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Testimonial

I have relied on the Marketing Scales Handbooks over several years in academic and industry roles and look forward to using the newest edition. A seven on a seven-point satisfaction scale!
Tom Prinsen, Ph.D.
Global Manager Market Intelligence, Biomet Orthope

advertising

The scale uses three, seven-point Likert-type items to measure the degree to which a consumer believes that advertising for so-called “green” products is generally helpful in making purchase decisions.

This scale uses four, seven-point items to measure the degree to which a person believes that an e-mail message he/she has received from a company is annoying and confusing.

Seven-point Likert-type items are used to measure a consumer’s skepticism about improvement claims being made about a product by the company.  A two- and three-item version are discussed.

The scale has three, seven-point semantic differentials that measure how much a person believes a particular advertisement is atypical and unexpected.

A consumer’s summary attitude about the advertising of all types that he/she has been exposed to with respect to a particular brand is measured with three, seven-point Likert-type items.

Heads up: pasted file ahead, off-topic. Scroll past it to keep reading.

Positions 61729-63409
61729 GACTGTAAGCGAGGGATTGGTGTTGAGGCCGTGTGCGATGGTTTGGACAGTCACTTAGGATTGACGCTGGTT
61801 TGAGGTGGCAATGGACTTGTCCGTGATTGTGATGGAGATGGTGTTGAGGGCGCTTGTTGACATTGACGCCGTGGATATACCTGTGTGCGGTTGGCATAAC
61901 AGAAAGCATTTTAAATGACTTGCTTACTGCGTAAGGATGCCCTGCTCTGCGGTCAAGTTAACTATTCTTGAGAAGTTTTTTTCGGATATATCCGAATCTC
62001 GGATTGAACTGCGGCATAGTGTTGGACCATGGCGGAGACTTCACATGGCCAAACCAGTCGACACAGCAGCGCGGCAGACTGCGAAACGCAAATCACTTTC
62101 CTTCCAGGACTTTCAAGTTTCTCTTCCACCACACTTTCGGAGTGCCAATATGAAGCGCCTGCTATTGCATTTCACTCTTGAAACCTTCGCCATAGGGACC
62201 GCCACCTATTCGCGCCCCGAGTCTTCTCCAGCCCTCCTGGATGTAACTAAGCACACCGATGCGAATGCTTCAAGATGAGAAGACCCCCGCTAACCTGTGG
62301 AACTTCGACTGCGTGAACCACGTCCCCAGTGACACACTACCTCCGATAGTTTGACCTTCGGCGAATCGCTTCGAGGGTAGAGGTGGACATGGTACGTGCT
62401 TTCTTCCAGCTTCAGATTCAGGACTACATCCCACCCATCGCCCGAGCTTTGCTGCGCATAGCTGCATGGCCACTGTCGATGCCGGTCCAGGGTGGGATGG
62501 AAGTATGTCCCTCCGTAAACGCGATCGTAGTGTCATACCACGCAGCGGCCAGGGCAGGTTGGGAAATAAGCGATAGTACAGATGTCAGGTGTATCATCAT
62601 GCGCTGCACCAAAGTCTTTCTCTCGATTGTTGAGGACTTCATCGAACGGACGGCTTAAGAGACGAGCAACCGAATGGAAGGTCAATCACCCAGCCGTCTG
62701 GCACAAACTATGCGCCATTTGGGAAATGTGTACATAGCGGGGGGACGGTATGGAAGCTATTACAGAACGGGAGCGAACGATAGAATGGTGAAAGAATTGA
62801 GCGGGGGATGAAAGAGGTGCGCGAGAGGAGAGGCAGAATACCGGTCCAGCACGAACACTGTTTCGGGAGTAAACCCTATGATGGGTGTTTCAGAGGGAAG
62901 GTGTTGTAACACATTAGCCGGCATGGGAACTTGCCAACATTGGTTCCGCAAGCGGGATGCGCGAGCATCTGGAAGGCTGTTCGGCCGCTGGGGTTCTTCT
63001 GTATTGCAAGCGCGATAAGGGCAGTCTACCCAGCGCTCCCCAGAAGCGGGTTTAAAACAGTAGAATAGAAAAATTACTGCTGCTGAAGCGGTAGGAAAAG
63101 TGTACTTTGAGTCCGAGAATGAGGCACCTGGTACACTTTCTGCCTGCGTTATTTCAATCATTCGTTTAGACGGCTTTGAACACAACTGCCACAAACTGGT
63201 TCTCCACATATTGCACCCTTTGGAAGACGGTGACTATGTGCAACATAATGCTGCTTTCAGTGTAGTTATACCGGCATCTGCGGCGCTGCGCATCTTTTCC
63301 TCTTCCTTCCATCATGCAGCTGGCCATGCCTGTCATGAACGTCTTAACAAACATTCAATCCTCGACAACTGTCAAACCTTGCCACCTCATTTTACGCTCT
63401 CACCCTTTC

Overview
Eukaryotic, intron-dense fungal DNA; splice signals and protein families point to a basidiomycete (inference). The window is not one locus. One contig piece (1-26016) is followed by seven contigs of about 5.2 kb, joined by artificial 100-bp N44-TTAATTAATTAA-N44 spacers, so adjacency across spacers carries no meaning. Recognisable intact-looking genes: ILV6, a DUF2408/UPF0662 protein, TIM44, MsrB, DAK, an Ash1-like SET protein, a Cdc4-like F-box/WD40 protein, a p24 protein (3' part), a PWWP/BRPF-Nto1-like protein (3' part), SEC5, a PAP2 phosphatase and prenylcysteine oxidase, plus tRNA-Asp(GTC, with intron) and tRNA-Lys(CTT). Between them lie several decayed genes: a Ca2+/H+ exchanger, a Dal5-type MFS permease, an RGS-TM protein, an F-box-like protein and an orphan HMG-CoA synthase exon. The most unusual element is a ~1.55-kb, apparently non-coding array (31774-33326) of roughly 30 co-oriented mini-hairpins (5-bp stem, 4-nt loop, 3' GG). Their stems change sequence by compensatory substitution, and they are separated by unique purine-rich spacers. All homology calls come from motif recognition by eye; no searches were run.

The scale has three, seven-point Likert-type items that are intended to measure a consumer’s attitude about the future advertising of all types that he/she may be exposed to for a particular brand.

The degree to which a person was easily able to understand the meaning of an ad which had an unexpected aspect to it is measured with three, seven-point Likert-type items.

Four, seven-point Likert-type items are used to measure a person's beliefs about advertising's ability to make one aware of social trends and what products will help one stay current.  As discussed further below, the items are phrased with respect to advertising in general but they can be easily adapted for use with particular media.

The degree to which a person believes that advertising is trustworthy and provides truthful information about products is measured with four, seven-point Likert-type items.  As discussed further below, the items are phrased with respect to advertising in general but they can be easily adapted for use with particular media.

The scale is composed of four, seven-point Likert-type items that measure one's beliefs about the hedonic value of advertising.  As discussed further below, the items are phrased with respect to advertising in general but they can be easily adapted for use with particular media.